The Delaware River had at one time supported a thriving manufacturing hub. Now a group of Philadelphia area business leaders want to bring that back through the use of Pennsylvania’s Marcellus Shale gas. But turning Philadelphia into an East Coast “energy hub” may not be so easy.
On the surface it looks simple. Pennsylvania has a lot of shale gas. But the gas is not selling at high prices right now, forcing producers to slow down. Phil Rinaldi is chair of the Philadelphia Energy Action Team and CEO of Philadelphia Energy Solutions, the largest refiner on the East Coast. He’s the visionary behind the city’s energy hub.
“The reserves in the Marcellus are enormous and they’re trapped there because the market doesn’t exist to take those molecules away at a reasonable price,” he said.
Rinaldi wants to connect all those idle shale gas molecules with Philadelphia’s idle industrial waterfront property. Those sites are already linked to rail lines, and in some cases pipelines.
“You really create a series of businesses that cascade into other businesses that cascade into other businesses,” he said. “So it’s a question of getting that momentum started. Take that Marcellus where you have reserves you measure in centuries, and just basically move that reserve here.”
The cheap Marcellus gas could power heavy manufacturing. Or, it could become the raw ingredient in producing fertilizers or plastics. The region’s ports could start humming by shipping the manufactured products overseas
Organized labor loves the idea.
“Good jobs, good benefits, that’s what I see comin’ out of this,” said Philadelphia AFL-CIO president Pat Eiding.
The Chicken and Egg Problem
Jeannie Nevelos with Select Greater Philadelphia, says the city is an ideal place for investors to build factories.
“Fifty-three million people are within 200 miles of greater Philadelphia,” she said. “If you draw a 200 miles radius around any other major city by far we have the largest population density and that market is a huge driver.”
Nevelos says customers for manufactured goods are already here. The Delaware Valley is home to a number of pharmaceutical and chemical plants.It’s Nevelos’ job to sell the energy hub idea to manufacturers. But she’s got a problem. A lot more gas needs to travel to Philadelphia through pipelines to make this plan a reality. And even though there’s several major pipeline projects in the construction phase across the state, there’s just not enough new pipes coming online to supply an industrial renaissance for Philadelphia.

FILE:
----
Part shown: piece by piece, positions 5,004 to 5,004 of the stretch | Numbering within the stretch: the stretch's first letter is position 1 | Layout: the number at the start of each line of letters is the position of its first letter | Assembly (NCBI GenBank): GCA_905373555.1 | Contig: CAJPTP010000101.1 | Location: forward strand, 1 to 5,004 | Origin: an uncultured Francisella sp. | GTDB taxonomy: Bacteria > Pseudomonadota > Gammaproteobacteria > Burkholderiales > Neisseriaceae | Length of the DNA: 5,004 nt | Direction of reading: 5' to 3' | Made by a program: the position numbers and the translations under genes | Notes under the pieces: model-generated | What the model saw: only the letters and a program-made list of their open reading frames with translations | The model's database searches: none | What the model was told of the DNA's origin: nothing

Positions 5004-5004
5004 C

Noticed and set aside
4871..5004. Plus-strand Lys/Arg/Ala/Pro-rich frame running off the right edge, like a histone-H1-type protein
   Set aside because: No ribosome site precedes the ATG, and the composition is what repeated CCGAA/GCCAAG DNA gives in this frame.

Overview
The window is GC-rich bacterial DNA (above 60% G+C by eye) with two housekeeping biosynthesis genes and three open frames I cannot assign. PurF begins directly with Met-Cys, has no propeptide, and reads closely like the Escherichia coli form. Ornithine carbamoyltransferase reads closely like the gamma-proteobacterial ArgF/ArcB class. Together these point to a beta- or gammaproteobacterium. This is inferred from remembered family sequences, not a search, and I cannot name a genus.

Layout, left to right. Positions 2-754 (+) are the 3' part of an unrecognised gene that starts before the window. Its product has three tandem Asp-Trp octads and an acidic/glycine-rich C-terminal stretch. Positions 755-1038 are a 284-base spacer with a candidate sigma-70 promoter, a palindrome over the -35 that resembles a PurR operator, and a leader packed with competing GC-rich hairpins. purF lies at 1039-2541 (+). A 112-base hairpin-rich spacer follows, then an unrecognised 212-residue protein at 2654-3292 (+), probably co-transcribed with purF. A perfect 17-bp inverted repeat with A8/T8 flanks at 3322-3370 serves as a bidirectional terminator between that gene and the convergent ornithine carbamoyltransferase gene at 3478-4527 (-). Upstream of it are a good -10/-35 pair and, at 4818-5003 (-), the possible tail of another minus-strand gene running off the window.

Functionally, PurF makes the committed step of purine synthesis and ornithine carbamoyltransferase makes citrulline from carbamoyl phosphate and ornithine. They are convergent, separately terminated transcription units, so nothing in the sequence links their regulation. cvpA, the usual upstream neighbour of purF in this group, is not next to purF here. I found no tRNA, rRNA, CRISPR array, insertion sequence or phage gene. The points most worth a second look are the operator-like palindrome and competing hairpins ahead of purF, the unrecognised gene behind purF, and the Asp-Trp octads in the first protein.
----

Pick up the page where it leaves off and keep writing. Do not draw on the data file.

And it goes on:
“Bottom line is that in order to truly grow here we have to get the interest from the manufacturers, but we have to at the same time grow that pipeline in order to really make this sing,” said Nevelos.
The manufacturers won’t be singing unless they know they’re going to have access to the cheap gas. And on the other side of the state, the pipeline companies won’t build unless they have guaranteed customers in place. It means Nevelos has to reach out with both hands in two opposite directions to pull the gas supply, and the gas users together.
The pipeline issue puts a kink in Rinaldi’s plans.
“There’s a little frustration here we’re feeling,” he said.
That’s because federal regulators won’t allow pipeline projects unless builders can prove that they already have 90 percent of the demand locked up in contracts. And they can’t seal a deal with factories that don’t yet exist.
So Rinaldi’s solution to this problem is to get the producers – the people who pump out the gas – to help underwrite the pipelines. But with gas companies laying off workers and holding fire sales to get rid of their holdings, that could prove difficult.
The State’s Role
The Energy Action Team, a group organized by the Greater Philadelphia Chamber of Commerce and led by Phil Rinaldi, put out a 60-page guide to creating an energy hub in the city. “A Pipeline for Growth” details how this could happen, and seeks government support, including a state “ombudsman” who would work to quicken the permit process for new pipelines, and potentially, state financial support.
“The commonwealth has a lively interest here,” said Rinaldi. “This can provide great wealth to the state, great taxable kind of wealth and movement of wealth.”
It’s unclear what form those incentives would take.
Dennis Davin, Pennsylvania’s secretary of the department of community and economic development, said the idea of an ombudsman came was recommended by the state’s pipeline task force meetings. But the idea of economic incentives was new to him.